7. Early in my first job I felt guilty for being done with my work and leaving early, even though my fellow employees and supervisors encouraged me to do so. Now I see they were right. Since then, I have stayed late far more days than I have left early. That guilt has retroactively vanished. Salaried employees have to take it both ways and hope it balances out. But keep in mind that early on the work load might be lighter or expectations might be less. However, using the extra time for personal/professional development is also a wise investment. Those extra hours in the afternoon are well spent on CME or personal interest projects that build your resume. It's a win-win for you and your employer.
  8. Right. My orders are followed just like any other licensed clinician in the hospital setting. Luckily, I work for a hospital that has its practice-level policies well laid-out and very strong PA leadership system-wide (some names you'd recognize ;-) ). I've never had any problems with this law, but state-wide it's another thing that someone could point to and say "Hey look, why deal with all this BS when you can just hire NPs instead of PAs?" Selfish politics at the higher levels creating roadblocks to patient care.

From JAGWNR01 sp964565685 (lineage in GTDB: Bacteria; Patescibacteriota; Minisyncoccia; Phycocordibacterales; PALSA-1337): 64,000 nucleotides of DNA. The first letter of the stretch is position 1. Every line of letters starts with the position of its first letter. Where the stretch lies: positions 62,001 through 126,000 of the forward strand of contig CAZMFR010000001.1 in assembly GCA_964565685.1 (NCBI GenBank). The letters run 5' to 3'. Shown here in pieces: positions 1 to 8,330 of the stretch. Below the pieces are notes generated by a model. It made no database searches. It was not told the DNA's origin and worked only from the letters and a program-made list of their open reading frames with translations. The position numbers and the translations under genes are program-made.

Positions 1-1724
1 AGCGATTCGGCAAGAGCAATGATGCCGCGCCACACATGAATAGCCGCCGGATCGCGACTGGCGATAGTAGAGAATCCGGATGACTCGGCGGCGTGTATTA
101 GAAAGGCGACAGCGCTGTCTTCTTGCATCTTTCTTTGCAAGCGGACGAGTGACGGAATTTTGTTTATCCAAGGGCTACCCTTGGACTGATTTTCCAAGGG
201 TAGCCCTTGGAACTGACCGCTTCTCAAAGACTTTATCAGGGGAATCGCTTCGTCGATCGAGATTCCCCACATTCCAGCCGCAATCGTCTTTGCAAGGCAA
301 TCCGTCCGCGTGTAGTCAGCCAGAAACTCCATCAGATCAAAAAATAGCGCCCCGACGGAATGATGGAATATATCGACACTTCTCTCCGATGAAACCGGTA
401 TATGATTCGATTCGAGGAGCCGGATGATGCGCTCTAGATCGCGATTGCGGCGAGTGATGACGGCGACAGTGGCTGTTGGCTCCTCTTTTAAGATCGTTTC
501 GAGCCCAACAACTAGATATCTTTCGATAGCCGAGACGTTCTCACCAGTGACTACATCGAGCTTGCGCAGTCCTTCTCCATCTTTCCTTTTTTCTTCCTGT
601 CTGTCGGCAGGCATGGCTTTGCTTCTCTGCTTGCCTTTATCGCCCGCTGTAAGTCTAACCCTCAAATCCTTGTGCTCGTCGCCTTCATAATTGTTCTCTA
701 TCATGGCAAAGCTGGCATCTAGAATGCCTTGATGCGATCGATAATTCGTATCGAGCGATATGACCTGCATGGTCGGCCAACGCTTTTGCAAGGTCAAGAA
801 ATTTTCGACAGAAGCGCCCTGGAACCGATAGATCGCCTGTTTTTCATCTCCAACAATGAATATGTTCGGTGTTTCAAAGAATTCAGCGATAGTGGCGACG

9. Yes and I'm curious if they still oppose. Still, great news. Thanks for everyone who contributed. More work to be done for next week.
  10. Here is my JAAPA editorial blog detailing the issue a little more in the bigger picture. If you don't mind sharing this through your blogs and social media outlets, it may help elevate the issue and put pressure on the parties at the table. Thanks! http://journals.lww.com/jaapa/blog/musings/pages/post.aspx?PostID=47